Wilson himself knew instantly that he had made a record that would last. “I thought it was one of the greatest albums ever done,” he wrote in I Am Brian Wilson, his 2016 memoir. “I thought it was a spiritual record. When I was making it, I looked around at the musicians and the singers and I could see their halos. That feeling stayed on the finished album.” He had made a similarly telling observation in 1990: “I dreamt I had a halo over my head. This might have meant that the angels were watching over Pet Sounds.”

By this time Wilson had been experiencing mental health issues, the beginning of what author Michael Gray once termed “a long slide into stupor and derangement”. Wilson’s many problems have been chronicled extensively; but, in the light of everything he has endured, it’s good to see him on the road again, celebrating the album one last time.

Despite their age, the songs have not dated. God Only Knows, the album’s centrepiece, remains “sublime”, in the opinion of Jim Fusilli, author of The Beach Boys’ Pet Sounds. He is surely right. The song and its stately, yearning intro – all French horn and staccato piano chords – is utterly perfect for the final, emotional scene in Richard Curtis’s 2003 rom-com Love Actually, when families and lovers are reunited at Heathrow’s arrivals hall.

In his liner notes in a two-CD reissue of Pet Sounds (released last year at the same time as a five-disc deluxe boxset, containing outtakes, live recordings and alternate mixes), journalist David Fricke said he could hear its “textural invention, symphonic drive and confessional intensity” in everything from late 1960s/early 1970s R’n’B, in the “cathedral resonance” in the guitar work of U2’s the Edge, in Radiohead’s groundbreaking album Kid A and in Jeff Buckley’s 1994 studio album Grace. That is quite a legacy.

Paul McCartney has acknowledged the impact on Sgt Pepper. “The biggest influence, as I’ve said a lot of times,” he said in The Beatles Anthology, “was the Beach Boys’ Pet Sounds, and it was basically the harmonies that I nicked from there. Again it wasn’t really avant-garde, it was just straight music, surf music – but stretched a bit, lyrically and melodically.”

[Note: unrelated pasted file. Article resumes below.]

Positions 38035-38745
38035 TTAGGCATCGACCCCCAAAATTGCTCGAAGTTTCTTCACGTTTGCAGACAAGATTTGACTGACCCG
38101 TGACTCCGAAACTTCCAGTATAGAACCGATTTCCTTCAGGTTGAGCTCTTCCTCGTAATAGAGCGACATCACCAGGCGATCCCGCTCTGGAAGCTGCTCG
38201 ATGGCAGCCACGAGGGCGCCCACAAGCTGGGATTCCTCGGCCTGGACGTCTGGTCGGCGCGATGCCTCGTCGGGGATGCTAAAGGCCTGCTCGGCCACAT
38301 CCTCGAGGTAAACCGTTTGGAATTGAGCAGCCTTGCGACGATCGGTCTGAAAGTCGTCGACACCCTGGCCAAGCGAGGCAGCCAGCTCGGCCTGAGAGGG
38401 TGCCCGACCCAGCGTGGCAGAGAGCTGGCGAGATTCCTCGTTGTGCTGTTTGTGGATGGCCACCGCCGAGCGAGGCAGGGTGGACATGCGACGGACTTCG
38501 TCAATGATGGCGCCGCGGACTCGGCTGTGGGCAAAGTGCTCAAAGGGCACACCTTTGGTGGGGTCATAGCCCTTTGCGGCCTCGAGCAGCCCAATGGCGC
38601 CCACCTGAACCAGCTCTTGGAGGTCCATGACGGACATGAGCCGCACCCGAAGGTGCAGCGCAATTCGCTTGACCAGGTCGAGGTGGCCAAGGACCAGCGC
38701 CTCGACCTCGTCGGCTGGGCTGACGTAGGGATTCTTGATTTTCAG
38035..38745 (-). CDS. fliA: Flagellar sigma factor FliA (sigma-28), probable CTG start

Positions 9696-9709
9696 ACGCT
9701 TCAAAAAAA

Keith Richards of the Rolling Stones was less impressed, recalling in his autobiography a few years ago that he thought Pet Sounds was “all a little bit overproduced for me, but Brian Wilson had something”.

Journalist Barbara Ellen, looking back on an album she belatedly grew to love, wrote last year: “Amid the myriad musical styles (psychedelia, jazz, choral, classical, avant garde) and notorious cacophony (barking dogs, trains, bells), it details the fragile arc of a relationship, rising euphorically (Wouldn’t It Be Nice?), struggling and doubting (That’s Not Me), then inevitably falling (I Just Wasn’t Made for These Times). Shimmering at the centre was God Only Knows – a pop hymn that still sounds akin to wings ripped from an angel.”

Jon Savage’s verdict in his book, 1966: The Year the Decade Exploded, summarises for many people the reasons why Pet Sounds remains fresh and relevant. The album, he writes, created “a consistent and emotional mood, with every one of the 12 tracks forming a whole. It was, in essence, a concept album about loss, alienation and the end of adolescence.

“Blending the true sound of Los Angeles – the full range of exotica, surf and lounge music – with the trademark Beach Boys harmonies, Wilson wrote a series of gorgeous, tricksy melodies and contrapuntal harmony parts that perfectly matched lyricist Tony Asher’s disquisitions on failure, loneliness and dashed dreams.”

It was probably David Wild who put it best. “Pet Sounds to me,” he has said, “is this beautiful marriage of a childlike innocence, emotional vulnerability and an adult sort of musical genius.”

Brian Wilson plays Pet Sounds at Kelvingrove Bandstand, Glasgow, on August 3